Sheriff praises Gonzalez

Published 12:00 am Wednesday, June 21, 2006

‘He can never be replaced, but he will always be remembered’


Managing Editor

LAPLACE — Capt. Octavio &#8220Ox” Gonzalez, 40, was remembered on Monday by St. John Parish Sheriff Wayne L. Jones as an officer whose dedication was &#8220unparalleled.”

&#8220What can we say about him? You never know what will happen. He can never be replaced, but he will always be remembered,” Jones said.

Gonzalez’s funeral services were held Tuesday afternoon at St. Catherine of Sienna Catholic Church in Metairie, with interment at St. John Memorial Gardens in LaPlace.

Gonzalez, 40, a native of Cuba, began his law enforcement career with the Lafourche Parish Sheriff’s Office, taking to undercover drug investigation like a duck to water. Former sheriff Lloyd B. Johnson said he first used Gonzalez as a &#8220loaner” for drug investigations in St. John and eventually hired him in 1992, with the first nine months working undercover.

&#8220We were really hot on drugs,” Johnson recalled. &#8220He made his cases, and he made them iron-clad.”

As Jones succeeded Johnson as sheriff, Gonzalez came to his new boss and pledged he would &#8220never let the department down,” Jones stated.

Through the years of service under Jones’s administration, Gonzalez rose in the ranks, making a mark throughout the department with his professionalism and dedication. This developed into his being named commander of the Bureau of Narcotics Investigation in 1998, leading a six-man squad.

Also, Gonzalez trained with other officers throughout Louisiana and in 2003, Gonzalez helped develop SORT, the Special Operations Response Team, training with fellow St. John officers on a weekly basis and with other agencies on a monthly basis, according to Jones.

Gonzalez had also recently been accepted to the National Police Academy in Quantico, Va., and was scheduled to attend that training in January 2007.

Jones remembered the last conversation he had with Gonzalez, at a crawfish boil, where he joked about Gonzalez wearing a pair of expensive athletic shoes and saying, &#8220You must be doing pretty good, if you can afford those.”

Gonzalez responded that when his son saw them, he wanted a pair as well, and he planned to buy him a pair this week.

Jones also commented on the events of Friday morning, saying Gonzalez had first been called at home to inform him of the shooting of

Detective Monty Adams, and had been on the way to River Parishes Hospital when he decided to look in the neighborhood of the stop on the fugitives and stumbled upon the pair at the corner of Cane and Pampas streets. There, Crystal Lynn Reed, 27, called out to Gonzalez, and claimed to be a robbery victim.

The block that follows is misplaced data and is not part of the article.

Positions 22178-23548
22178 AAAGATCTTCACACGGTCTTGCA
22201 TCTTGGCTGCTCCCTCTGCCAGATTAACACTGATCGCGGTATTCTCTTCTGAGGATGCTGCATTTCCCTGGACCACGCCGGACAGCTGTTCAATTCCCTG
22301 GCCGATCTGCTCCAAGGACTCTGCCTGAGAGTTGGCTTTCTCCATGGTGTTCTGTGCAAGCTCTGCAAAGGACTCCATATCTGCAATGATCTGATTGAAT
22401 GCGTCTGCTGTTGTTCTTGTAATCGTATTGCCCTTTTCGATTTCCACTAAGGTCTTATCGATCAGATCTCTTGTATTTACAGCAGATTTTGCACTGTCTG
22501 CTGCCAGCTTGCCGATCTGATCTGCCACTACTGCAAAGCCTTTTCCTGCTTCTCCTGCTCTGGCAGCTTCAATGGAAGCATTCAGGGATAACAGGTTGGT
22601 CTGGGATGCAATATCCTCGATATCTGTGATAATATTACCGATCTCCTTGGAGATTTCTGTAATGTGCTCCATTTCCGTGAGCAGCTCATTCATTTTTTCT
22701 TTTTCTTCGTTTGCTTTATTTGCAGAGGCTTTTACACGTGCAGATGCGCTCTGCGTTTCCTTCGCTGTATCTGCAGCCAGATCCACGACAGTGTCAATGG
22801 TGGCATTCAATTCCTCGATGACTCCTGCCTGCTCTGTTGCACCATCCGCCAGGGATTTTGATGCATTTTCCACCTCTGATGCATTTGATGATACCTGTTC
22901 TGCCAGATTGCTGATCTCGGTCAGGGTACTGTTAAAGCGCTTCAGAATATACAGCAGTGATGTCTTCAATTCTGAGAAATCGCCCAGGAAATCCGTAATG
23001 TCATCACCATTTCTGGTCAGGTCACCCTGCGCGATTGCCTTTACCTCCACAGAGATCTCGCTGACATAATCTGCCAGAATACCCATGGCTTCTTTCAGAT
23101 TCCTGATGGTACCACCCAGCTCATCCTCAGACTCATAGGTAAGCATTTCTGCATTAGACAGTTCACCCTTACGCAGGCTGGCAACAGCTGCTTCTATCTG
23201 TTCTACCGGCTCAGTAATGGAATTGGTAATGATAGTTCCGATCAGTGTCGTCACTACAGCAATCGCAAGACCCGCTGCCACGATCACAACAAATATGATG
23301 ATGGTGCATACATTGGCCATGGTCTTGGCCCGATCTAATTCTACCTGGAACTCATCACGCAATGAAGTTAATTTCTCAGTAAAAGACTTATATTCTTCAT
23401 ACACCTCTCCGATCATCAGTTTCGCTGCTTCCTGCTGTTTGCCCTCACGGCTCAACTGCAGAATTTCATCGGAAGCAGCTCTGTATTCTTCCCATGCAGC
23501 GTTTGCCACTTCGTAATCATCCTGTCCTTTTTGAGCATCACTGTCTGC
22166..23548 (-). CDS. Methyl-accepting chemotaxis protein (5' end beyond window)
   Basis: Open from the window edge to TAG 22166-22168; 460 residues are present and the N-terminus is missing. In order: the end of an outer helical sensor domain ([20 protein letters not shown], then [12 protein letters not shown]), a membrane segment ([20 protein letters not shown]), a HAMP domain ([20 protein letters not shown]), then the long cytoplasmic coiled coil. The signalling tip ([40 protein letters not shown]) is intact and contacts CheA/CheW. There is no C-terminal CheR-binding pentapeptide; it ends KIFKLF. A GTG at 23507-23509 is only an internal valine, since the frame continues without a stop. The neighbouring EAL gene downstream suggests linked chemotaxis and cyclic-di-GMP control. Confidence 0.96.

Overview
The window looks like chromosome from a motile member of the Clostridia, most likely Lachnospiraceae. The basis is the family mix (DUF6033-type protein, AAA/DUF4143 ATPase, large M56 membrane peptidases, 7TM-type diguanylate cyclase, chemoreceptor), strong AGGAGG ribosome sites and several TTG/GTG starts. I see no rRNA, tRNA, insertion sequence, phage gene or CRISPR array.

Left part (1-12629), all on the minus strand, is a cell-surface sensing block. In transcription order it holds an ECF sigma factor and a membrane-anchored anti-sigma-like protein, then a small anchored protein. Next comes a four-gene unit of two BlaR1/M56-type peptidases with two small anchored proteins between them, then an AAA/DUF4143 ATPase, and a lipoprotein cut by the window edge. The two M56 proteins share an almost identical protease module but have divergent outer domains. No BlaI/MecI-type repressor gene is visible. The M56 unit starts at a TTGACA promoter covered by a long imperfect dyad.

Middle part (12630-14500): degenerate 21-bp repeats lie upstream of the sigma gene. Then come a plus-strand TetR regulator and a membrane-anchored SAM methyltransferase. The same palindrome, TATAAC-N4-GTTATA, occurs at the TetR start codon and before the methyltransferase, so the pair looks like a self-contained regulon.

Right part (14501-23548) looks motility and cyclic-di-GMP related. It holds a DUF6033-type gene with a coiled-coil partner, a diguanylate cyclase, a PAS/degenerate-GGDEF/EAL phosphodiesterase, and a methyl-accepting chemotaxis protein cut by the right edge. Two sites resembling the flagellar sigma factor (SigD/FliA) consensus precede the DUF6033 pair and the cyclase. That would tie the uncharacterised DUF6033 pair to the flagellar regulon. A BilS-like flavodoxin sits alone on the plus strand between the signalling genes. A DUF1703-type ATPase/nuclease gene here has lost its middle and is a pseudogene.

Meanwhile, Johnnie Lee Cheek, 31, circled around other vehicles in the dark and opened fire, shooting Gonzalez in the back three times, killing him. Uncharacteristically, Gonzalez had not been wearing his safety vest.

&#8220We’re going through the 911 tapes to make sure everything was done correctly,” Jones said.

Later that morning, at about 2:30 a.m., Jones and two other deputies had the task of informing Gonzalez’s family. &#8220They could see it in our faces,” he said.

In a later interview, former sheriff Johnson added of Gonzalez, &#8220He was a cop’s cop and a gentleman. He was well-liked by all the department.”

Johnson said Gonzalez was like a son to him, as his voice choked briefly. &#8220We all know the consequences of law enforcement, but we always feel that it would happen to the other fellow.”

He added, &#8220He’ll be greatly missed by the department and by his family. There’s nothing but good to say about him.”

Johnson, who lost two of his own officers to murder, Sherman Walker in 1984 and Barton Granier in 1996, said he knows exactly how Jones feels and expressed his heartfelt sympathy.

The Octavio Gonzalez Memorial Fund has been established at all Capitol One Bank locations for public donations to assist his family.

He leaves his wife, Gloria Breaux Gonzalez, and two sons, Alexander and Bryson Gonzalez, among other relatives.

Gonzalez was a member of Louisiana Tactical Police Officers Association, Louisiana Sheriff’s Association, commander of the Bureau of Narcotics Investigation and assistant commander of the Special Operations Response Team.